Dustin Pease: Former LHP AA, San Diego Padres



1. Could you tell us your story on dropping down?

When I was in high school I was a normal pitcher. Tom Vaeth was a baseball instructor in the Baltimore area when I was in school and I was recommended to him to take pitching lessons. After a short time taking lessons with him he said he thought it would be better if I were to throw sidearm. At that time prior to the present day fad of specialty pitchers he taught me to throw sidearm and bred me to get left handed hitters out in particular. He told me prior to the change that I wasn't going to be big enough, was going to be tall enough, wouldn't be able to throw hard enough or have my ball move enough if I threw over the top. I took a week to think it over with my family and I decided that I wanted to do it. So from that point on I switched. I was 13.


2. What are some of the advantages you had from your arm angle?

The advantages of my arm angle is that not many pitchers in general throw sidearm, not to mention left handers. Running into a lefty sidearm is something that does not happen very often. Left handed hitters do not like facing this type of angle either because it is different and deceptive. My angle creates deception and movement.


3. If you didn't drop down, do you think you would have had the same success?

Its hard to predict if I would have had the same success but I would have to say that I may not have opened as many eyes. Being different, unique, and quirky are things that get people to look at you. If you can get people to look at you then you have a chance to gain their attention and watch. I think that not blending in with the normal arm angle crowd has helped me tremendously from that standpoint as far as opportunity. Yet I still don't think I would have been as successful just pitching over the top either. My angle and deceptive delivery makes me harder to hit and that is what helps me get hitters out.


4. What would you tell someone debating on changing their arm angle?

I would tell them that it is a big decision and something they would really need to be sure they want to do. Changing arm slots isn't something you just do with the snap of your fingers. It takes time to develop a proper sidearm delivery that can give you a comfort zone good enough to perform in games. Deciding just to "switch" isn't that easy because it can start mechanical issues because your body is not used to the new motion. Having someone make sure your in the proper spots and in a healthy motion is the most important thing. However I would most definitely encourage it to anyone who was thinking about moving their slot. Anything that is more deceptive to a hitter is a good thing.


5. Are there any mechanical tips that you'd give to someone throwing sidearm/submarine?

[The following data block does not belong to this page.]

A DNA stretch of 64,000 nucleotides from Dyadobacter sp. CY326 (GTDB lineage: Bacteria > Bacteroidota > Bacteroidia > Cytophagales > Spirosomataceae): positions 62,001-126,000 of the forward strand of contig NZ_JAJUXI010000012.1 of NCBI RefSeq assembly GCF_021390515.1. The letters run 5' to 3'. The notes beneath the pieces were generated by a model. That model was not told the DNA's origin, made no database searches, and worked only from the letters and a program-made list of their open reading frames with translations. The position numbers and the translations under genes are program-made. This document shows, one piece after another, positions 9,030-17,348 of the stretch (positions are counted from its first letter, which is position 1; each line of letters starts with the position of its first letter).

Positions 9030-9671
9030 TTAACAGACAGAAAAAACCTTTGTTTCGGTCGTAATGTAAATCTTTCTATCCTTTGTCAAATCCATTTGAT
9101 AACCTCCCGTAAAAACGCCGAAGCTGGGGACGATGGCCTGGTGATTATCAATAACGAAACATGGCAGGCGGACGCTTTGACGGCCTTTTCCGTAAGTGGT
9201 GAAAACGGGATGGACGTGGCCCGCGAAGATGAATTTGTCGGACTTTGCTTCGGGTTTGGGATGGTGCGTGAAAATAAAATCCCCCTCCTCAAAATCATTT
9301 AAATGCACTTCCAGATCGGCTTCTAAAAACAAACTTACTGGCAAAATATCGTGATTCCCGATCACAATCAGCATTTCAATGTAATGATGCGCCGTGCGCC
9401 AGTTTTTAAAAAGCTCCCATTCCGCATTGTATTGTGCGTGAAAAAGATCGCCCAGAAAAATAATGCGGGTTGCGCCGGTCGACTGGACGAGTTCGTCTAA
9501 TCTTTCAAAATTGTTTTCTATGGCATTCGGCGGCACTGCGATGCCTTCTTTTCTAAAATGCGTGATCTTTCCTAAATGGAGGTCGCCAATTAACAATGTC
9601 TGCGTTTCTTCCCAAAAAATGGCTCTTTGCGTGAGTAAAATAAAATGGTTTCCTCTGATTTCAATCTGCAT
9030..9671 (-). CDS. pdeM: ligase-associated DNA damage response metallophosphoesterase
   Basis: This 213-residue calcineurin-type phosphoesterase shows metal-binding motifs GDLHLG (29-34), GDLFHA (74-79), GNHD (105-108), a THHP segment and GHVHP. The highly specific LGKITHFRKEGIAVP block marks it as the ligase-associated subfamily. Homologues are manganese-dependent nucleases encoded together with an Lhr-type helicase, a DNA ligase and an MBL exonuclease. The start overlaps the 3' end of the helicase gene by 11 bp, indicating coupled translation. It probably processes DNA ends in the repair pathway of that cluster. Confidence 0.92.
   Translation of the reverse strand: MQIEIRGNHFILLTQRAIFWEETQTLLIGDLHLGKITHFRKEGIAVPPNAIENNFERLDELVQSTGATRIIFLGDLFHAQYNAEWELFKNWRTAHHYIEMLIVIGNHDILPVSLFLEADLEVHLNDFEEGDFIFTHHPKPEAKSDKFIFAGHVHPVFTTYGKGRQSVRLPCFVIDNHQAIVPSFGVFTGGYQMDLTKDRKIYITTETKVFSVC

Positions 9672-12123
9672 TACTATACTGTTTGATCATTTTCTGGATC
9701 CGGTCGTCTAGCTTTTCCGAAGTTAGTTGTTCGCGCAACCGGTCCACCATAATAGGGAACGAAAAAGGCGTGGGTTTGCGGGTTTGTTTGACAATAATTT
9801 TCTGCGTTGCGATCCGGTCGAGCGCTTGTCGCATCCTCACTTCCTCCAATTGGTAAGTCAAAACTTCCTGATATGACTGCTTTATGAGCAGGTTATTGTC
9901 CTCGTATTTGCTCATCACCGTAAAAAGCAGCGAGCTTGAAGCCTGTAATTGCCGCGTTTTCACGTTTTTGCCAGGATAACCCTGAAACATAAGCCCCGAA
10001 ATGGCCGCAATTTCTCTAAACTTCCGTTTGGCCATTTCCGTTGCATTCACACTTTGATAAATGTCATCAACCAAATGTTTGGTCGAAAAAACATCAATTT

The main mechanical thing is to make sure that you still have good balance all throughout the delivery. The other most important thing is the arm action itself. I was taught not to change my arm angle but my body angle. The bend at the torso is what creates the sidearm slot, not the actual change of dropping down. I also think that having a long arm motion if you are going submarine or sidearm is not beneficial either. When that happens you become more of a slinger and you don't have much strength behind each pitch. Keeping your arm at a 90 degree angle all the way through the arm action works much better for anyone learning to throw sidearm or submarine.


6. What pitches did you throw?

Pitches. I throw a standard 4 seam, 2 seam - sinker, changeup, slider.


7. How did you pitch to lefties/righties?

I pitch as best I can to both types of hitters. However when lefties come up I consider them automatic outs. If I execute the pitch the way I usually do the result of the at bat in most cases goes in my favor. I'm confident I can get righties out too however I do lock myself in mentally more so when left handed hitters come up. I do mix up how I start out lefties however most at bats usually end with me throwing sliders until they either strike out or show me they can lay off it and I'll either bust them in or out with a fastball. This past summer I faced 24 innings worth of lefties and gave up 12 hits. Only one of the 12 hits was off my slider. I like to throw more changeups to righties as they have trouble picking up my arm action so fastballs in and changes away work well with them.


8. Lastly what was your favorite part about pitching from down there?

My favorite part about throwing down there is that it's different and unique to myself. I haven't met anyone else that throws anything remotely like me. I've seen other lefty sidearms but none that look just like me so that is a cool thing. It is also cool to have other teammates imitate my motion and try to pitch like me its kinda funny and in a way I take it as a compliment!